HORTENSIO Would all the world but he had quite forsworn!
For me, that I may surely keep mine oath,
I will be married to a wealtlly widow
Ere three days pass, which hath as long lov’d me
As I have lov’d this proud disdainful haggard.

Here Hortensio abandons his attempts to woo Kate (the eponymous ‘shrew’ of the play), taking leave of a woman he finds “proud, disdaindul”, and a “haggard”: that is to say, not ‘run-down’, but rather “wild”, or, better yet, “untamed”. “Haggard”, although it evolved to mean ‘wild-looking’, actually originates in falconry, where it means “a wild (female) hawk caught when in her adult plumage” (OED). Thus Petruchio, following what was once a common, euphuistic, metaphor, describes his plans for Kate, his shrewish future wife:

PETRUCHIO [...] Another way I have to man my haggard,
To make her come, and know her keeper’s call,
That is, to watch her, as we watch these kites
That bate and beat, and will not be obedient.

Peculiarly, this way of describing people in Shakespeare is only ever applied to women, and often carries overtones of male domination. Petruchio’s is ultimately comic, but Othello’s talk of haggards certainly is not. Enthralled by Iago, he promises that “If I do prove her haggard, / Though that her jesses were my dear heartstrings, / I’d whistle her off, and let her down the wind / To prey at fortune.” Removing the metaphor, one could paraphrase as folllows, ‘If I find out that she’s disobedient, then – no matter what the cost – I’d cut all ties (jesses) between us.’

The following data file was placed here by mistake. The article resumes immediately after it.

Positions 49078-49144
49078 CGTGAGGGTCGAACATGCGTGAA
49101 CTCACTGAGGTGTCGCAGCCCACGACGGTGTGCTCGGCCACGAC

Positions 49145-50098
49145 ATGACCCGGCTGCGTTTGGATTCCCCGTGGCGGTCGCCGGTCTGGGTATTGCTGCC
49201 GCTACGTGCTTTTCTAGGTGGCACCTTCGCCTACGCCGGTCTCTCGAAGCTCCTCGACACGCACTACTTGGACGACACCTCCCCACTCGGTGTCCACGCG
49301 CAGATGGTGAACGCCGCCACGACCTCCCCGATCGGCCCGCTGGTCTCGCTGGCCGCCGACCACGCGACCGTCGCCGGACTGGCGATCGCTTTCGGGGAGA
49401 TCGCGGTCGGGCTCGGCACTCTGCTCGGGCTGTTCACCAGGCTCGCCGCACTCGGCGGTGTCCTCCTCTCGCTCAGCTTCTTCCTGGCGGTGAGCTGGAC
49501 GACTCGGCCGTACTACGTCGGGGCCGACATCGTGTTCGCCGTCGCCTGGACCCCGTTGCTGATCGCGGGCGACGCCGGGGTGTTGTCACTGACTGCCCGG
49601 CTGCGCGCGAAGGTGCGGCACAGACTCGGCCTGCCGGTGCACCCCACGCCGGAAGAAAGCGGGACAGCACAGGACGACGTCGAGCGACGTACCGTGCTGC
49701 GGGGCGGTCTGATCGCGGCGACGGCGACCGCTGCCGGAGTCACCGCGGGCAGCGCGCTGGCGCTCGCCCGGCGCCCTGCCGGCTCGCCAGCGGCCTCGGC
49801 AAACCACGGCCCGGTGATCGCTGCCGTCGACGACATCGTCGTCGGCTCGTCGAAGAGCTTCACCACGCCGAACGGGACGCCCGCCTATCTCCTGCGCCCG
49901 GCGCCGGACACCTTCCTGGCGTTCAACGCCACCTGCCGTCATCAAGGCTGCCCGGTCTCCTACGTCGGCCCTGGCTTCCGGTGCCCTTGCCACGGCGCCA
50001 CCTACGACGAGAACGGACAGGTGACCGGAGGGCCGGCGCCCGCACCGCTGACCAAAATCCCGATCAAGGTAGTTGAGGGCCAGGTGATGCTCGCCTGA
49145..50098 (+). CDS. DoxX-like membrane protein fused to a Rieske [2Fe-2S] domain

Last but not least in this swift flight over Shakespeare’s falconry, we have a woman using the word “haggard”. However, this woman is Twelfth Night’s Viola and she uses the word when disguised as a man. Continuing the gender-bending, she even portrays a man, and not a woman, “haggard”. That man is Feste, whom she likens to the touchy “haggard” who “check[s] at every feather / That comes before his eye”. The Fool of the play, unconstrained by decorum, reminds us of the wildness and hence the particular dramatic potential within this word in Shakespeare’s falconing time.

Word of the Day: Pawn

James Harriman-Smith - January 27, 2012 in Word of the Day

Everyone knows that this word refers to the most insignificant piece on the chessboard, and from this, it is tempting to understand Kent’s use of the word in his pledge of loyalty to an irate King Lear in a particular way: